Abstract: We use comprehensive micro data in the French manufacturing sector between 1994 and 2015 to document the effects of automation technologies on employment, wages, prices and profits. Causal effects are estimated with event studies and a shift-share IV design leveraging pre-determined supply linkages and productivity shocks across foreign suppliers of industrial equipment. At all levels of analysis — plant, firm, and industry — the estimated impact of automation on employment is positive, even for unskilled industrial workers. We also find that automation leads to higher profits, lower consumer prices, and higher sales. The estimated elasticity of employment to automation is 0.28, compared with elasticities of 0.78 for profits, -0.05 for prices, and 0.37 for sales. Consistent with the importance of business-stealing across countries, the industry-level employment response to automation is positive and significant only in industries that face international competition. These estimates can be accounted for in a simple monopolistic competition model: firms that automate more increase their profits but pass through some of the productivity gains to consumers, inducing higher scale and higher employment. The results indicate that automation can increase labor demand and can generate productivity gains that are broadly shared across workers, consumers and firm owners. In a globalized world, attempts to curb domestic automation in order to protect domestic employment may be self-defeating due to foreign competition.
    Keywords: Automation, employment, plant-level, firm-level, labor market, product market, manufacturing, France.
    JEL: J23 J24 L11 O3
    Date: 2020–01
  8. By: Breunig, Robert (Australian National University); Hourani, Diana (Australian National University); Bakhtiari, Sasan (Department of Industry, Innovation and Science Australia); Magnani, Elisabetta (Macquarie University, Sydney)
    Abstract: We study the relationship between financing constraints and the work- force composition of firms that employ both casual and non-casual workers. We use data on Australian firms from 2009-2014 and a more direct measure of firm financial constraint than previous studies. We show that the proportion of casual workers in firms grew over the time period being analysed. This was the case regardless of whether a firm was financially constrained or not. However, the magnitude of this change differed between financially constrained and unconstrained firms. We find that of firms whose workforces were growing, financially constrained firms hired relatively fewer casual workers than financially unconstrained firms did. This is consistent with firms using internal financing to cope with a lack of access to credit and equity.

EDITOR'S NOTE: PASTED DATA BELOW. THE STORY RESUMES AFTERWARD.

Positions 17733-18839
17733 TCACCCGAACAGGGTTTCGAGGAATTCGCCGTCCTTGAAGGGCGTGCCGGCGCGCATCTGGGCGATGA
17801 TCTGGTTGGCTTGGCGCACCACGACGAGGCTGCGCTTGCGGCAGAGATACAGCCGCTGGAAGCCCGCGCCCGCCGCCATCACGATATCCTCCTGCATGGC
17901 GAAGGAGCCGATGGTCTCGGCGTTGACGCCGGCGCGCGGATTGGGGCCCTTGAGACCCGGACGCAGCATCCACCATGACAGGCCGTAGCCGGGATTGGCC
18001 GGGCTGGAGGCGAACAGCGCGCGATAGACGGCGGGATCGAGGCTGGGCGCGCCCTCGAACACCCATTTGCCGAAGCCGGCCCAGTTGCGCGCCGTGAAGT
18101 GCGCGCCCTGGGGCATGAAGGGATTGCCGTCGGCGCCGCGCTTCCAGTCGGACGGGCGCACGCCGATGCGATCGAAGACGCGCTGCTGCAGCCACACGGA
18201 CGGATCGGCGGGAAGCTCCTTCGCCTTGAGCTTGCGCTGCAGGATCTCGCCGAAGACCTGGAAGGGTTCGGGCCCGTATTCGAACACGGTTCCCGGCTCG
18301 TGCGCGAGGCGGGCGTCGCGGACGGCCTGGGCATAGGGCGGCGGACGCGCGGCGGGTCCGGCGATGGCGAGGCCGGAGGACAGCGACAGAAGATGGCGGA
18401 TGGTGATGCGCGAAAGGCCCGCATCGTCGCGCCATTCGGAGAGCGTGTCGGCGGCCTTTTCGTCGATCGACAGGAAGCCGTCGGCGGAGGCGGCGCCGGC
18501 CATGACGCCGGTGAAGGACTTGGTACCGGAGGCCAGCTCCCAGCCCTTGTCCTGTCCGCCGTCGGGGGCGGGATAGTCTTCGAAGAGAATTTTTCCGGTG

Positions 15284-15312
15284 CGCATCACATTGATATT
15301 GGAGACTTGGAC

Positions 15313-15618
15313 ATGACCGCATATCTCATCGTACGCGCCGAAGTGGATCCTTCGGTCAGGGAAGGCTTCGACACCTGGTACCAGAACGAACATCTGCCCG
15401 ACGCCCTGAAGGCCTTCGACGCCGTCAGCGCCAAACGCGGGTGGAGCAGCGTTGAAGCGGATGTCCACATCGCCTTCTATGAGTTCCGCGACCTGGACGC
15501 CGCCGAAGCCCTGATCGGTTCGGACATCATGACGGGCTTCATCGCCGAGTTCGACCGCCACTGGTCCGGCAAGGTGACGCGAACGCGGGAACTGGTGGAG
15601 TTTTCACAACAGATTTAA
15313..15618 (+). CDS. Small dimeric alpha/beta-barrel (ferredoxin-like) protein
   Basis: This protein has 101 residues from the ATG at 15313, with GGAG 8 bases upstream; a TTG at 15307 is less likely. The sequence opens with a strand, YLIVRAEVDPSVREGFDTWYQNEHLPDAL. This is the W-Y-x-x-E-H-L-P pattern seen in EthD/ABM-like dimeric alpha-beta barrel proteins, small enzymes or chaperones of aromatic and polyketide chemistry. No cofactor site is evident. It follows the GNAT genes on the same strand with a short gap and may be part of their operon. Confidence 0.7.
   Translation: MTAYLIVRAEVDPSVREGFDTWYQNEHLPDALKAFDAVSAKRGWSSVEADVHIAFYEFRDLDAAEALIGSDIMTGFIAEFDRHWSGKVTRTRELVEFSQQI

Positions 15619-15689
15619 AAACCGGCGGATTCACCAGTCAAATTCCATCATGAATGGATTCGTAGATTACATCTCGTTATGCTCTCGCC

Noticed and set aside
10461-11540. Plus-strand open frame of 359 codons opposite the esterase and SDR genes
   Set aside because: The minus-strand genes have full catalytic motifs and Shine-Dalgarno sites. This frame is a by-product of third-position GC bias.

Keywords: financial constraints, firm behaviour, employment patterns, casual work, Australia
    JEL: D22 L23 J29 J49
    Date: 2020–02
  9. By: Mirela Sandulescu (University of Lugano; Swiss Finance Institute)
    Abstract: In this paper, I study the degree of market integration between US corporate bonds and stocks of the corresponding issuing firms, accounting for their characteristics. I find that short-selling constraints are essential restrictions to optimal Sharpe ratio portfolios that yield admissible portfolio positions and implied pricing errors within quoted bid-ask spreads. My empirical evidence suggests that markets are more integrated for larger firms, with more liquid corporate bonds and stocks. Similarly, firms that are more leveraged, have a higher asset growth and profitability feature a greater extent of integration between their debt and equity securities.
    Keywords: stochastic discount factor, corporate bonds, stocks, market integration, firm characteristics
    JEL: G11 G12 G14
    Date: 2020–03
  10. By: Toshihiro Okubo (Faculty of Economics, Keio University); Eric Strobl (Department of Economics, Bern University)
    Abstract: This paper investigates the damage impact of the 1959 Ise Bay Typhoon-the most destructive storm in Japanese history-on firm performance in Nagoya City. To this end, we combine firm-level data with a locally derived damage index measured in terms of the duration of storm surge-induced flooding. We find heterogeneous impacts of flood damage across firms and sectors. More specifically, older manufacturing firms tend to survive and, conditional on survival, longer time inundation moderated their employment and sales growth, but also promoted capital growth, suggesting investment in new machinery and facilities. In contrast, employment growth increased in the construction sector to satisfy the construction demand for rebuilding after the supertyphoon.
    Keywords: Typhoon, Flood, Firm survival, Firm growth, Nagoya city
    JEL: Q54 R10 R12 R14 D22 L25
    Date: 2020–02–25
  11. By: Lochner, Benjamin; Seth, Stefan; Wolter, Stefanie